Islamic finance structures work based on risk sharing. The investors and the entrepreneurs share the potential loss of any investment on agreed terms and the profits are divided between them. These structures promote certainty by ensuring that all key terms are agreed in writing between the parties in advance. The types of Islamic finance include (NB: this is a non-exhaustive list):

  • Ijara – is a leasing agreement whereby the investor or bank purchases an asset for a customer and then leases it back to the customer for a period of time, after which the customer is transferred legal ownership of the asset.
  • Murabaha – this is essentially lending at a cost plus profit. The bank purchases an asset and then sells it on to the customer with repayment of the cost price and the bank’s profit element to be made on a deferred basis. Further detail of how this type of structure operates can be found in the following article:;
  • Musharaka – is an investment partnership (i.e. joint venture) in which profit sharing terms are agreed by the parties in advance, and losses are based on the amount and proportions invested by each partner. Musharaka arrangements are common between Islamic finance banks and their commercial clients. Our article detailing the structure and key considerations of this arrangement can be found via the following link:;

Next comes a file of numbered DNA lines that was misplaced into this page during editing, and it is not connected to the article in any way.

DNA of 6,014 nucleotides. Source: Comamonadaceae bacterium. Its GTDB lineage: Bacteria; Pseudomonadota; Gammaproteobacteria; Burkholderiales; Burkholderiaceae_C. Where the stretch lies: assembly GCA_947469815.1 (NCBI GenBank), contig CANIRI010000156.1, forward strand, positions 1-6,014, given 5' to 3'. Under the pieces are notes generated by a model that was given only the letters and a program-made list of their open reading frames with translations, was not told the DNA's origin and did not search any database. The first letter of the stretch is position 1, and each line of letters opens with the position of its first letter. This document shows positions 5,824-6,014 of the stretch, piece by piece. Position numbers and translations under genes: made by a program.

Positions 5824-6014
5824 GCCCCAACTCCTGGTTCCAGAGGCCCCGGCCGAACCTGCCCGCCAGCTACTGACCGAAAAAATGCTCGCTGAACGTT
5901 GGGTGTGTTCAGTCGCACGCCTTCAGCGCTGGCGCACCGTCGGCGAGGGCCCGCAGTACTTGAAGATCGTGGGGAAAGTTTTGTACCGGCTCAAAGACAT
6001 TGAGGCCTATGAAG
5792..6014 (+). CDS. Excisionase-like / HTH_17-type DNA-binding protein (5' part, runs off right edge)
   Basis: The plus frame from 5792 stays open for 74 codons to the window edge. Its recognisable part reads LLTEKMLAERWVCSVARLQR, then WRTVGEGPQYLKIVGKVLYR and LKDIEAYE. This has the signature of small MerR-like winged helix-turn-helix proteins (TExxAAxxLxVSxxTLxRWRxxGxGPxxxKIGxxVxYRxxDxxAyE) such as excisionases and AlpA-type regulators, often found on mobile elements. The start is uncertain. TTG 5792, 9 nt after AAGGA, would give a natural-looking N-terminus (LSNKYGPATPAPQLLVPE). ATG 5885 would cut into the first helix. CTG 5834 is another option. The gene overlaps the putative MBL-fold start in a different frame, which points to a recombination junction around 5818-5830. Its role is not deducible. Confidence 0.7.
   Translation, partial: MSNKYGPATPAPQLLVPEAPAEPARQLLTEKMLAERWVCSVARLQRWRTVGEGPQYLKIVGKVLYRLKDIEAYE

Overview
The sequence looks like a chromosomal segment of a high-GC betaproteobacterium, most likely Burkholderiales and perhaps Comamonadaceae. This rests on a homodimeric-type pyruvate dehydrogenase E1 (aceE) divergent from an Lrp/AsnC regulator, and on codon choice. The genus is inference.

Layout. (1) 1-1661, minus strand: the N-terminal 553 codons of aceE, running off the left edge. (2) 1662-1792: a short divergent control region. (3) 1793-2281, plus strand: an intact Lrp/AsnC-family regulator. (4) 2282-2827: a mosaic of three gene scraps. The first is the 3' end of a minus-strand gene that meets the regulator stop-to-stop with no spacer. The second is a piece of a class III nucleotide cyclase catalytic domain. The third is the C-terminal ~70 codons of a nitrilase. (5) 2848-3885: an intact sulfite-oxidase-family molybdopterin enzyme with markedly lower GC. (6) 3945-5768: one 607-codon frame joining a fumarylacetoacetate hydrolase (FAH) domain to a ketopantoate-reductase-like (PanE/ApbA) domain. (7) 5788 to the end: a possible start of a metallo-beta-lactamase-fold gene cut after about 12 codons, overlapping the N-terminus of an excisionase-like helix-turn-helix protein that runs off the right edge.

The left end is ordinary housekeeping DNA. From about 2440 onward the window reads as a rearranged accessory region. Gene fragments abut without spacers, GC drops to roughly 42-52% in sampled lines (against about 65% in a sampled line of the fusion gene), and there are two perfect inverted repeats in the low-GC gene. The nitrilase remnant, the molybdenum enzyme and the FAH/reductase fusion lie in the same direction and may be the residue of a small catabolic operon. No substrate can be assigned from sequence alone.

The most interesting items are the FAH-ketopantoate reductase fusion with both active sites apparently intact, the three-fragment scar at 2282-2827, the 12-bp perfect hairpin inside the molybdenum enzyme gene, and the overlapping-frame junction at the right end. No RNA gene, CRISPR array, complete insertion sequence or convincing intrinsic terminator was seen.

• Sukuk – a corporate bond in which the bond holders each hold an undivided beneficial ownership in the underlying asset(s). The sukuk (i.e. bond) holders are entitled to a share in the revenue generated;
  • Wakala – is an agency arrangement under which an agent (i.e. wakeel) is appointed to invest funds on behalf of the investor(s). Our article on the wakala arrangement provides further details and can be found via the following link:;
  • Mudaraba – an investment arrangement in which one party provides the capital and the other provides entrepreneurial management expertise. This arrangement is a mixture between a wakala and musharaka Further information can be found in our article via the following link:; and
  • Takaful: is a form of mutual insurance in which money is pooled and invested.

In summary

Investors and Islamic financial institutions make a profit via Shari’ah compliant finance structures by having “skin in the game” and taking a share in the trading activity and investment profits generated by their customer’s success, on which they have also shared the risk. It is therefore vital that both parties in the above arrangements ensure that the key terms, considerations and obligations of each party are clearly documented in a balanced agreement.

Saracens Solicitors is a multi-service law firm based opposite Marble Arch on the North side of Hyde Park in London. We have years of experience in advising people and business on Islamic finance. For more information, please call our office on 020 3588 3500.